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March 12, 2019
April 17, 2019

As of 1 April 2019, the Small Claims Court Jurisdiction has increased from R15 000 to R20 000.There are 414 small claims courts in South Africa, specifically engineered and aimed to make access to the courts more affordable and accessible to the man on the street.  Legal representation is not allowed in the court and each party, whether an individual or company, must represent themselves.

The following steps should be taken when instituting a claim in the small claims court:

  1. Make contact with the person you have a dispute with (the defendant) in writing and request them to settle your claim.

  3. If the defendant refuses to settle, proceed to send a letter of demand indicating all the facts and the specific amount that you are claiming. A letter of demand must be delivered by registered post. On receipt, the defendant is given 14 days within which to settle your claim.

  5. If the defendant does not settle the claim within the 14 day time period, you can contact the small claims court for assistance.

    You will require the following:

    • any contract or agreement between yourself and the defendant which proves the claim;
    • a copy of the letter of demand;
    • proof of delivery of the letter of demand e.g. a registered post slip;
    • the defendant’s personal contact details.

  7. The clerk of the court will prepare a summons which will force the person to attend court the set date and the summons must be delivered either by yourself or by the sheriff of the court to the defendant.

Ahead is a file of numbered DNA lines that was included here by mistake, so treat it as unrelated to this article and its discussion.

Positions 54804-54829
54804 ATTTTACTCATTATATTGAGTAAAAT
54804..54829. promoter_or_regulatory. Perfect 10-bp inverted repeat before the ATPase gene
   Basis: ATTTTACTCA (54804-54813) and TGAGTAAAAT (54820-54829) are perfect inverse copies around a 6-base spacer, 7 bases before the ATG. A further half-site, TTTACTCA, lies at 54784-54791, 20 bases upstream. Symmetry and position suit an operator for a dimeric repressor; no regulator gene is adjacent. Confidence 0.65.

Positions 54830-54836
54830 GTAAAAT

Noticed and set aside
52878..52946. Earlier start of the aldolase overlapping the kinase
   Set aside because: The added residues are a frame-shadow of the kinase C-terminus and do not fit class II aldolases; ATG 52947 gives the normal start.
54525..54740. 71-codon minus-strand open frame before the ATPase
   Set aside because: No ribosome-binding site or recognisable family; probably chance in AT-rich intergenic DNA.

9. On the day of the court hearing, you must take proof that the summons was delivered to the defendant. The court procedure is informal and not complicated. You will be expected to tell your story and answer questions from the Commissioner of the Small Claims Court.

  11. If judgment is granted in your favour, the defendant must pay the money (interest and expenses, as the case may be) usually within seven (7) days and will be issued with a receipt. If the defendant is not able to pay, the court can investigate their financial position and determine a payment plan. Alternatively, you can apply for a Warrant of Execution against the Defendant’s movable property.

  13. The matter will then be transferred to the Magistrate’s Court.


This article is a general information sheet and should not be used or relied on as legal or other professional advice. No liability can be accepted for any errors or omissions nor for any loss or damage arising from reliance upon any information herein. Always contact your legal adviser for specific and detailed advice. Errors and omissions excepted (E&OE)

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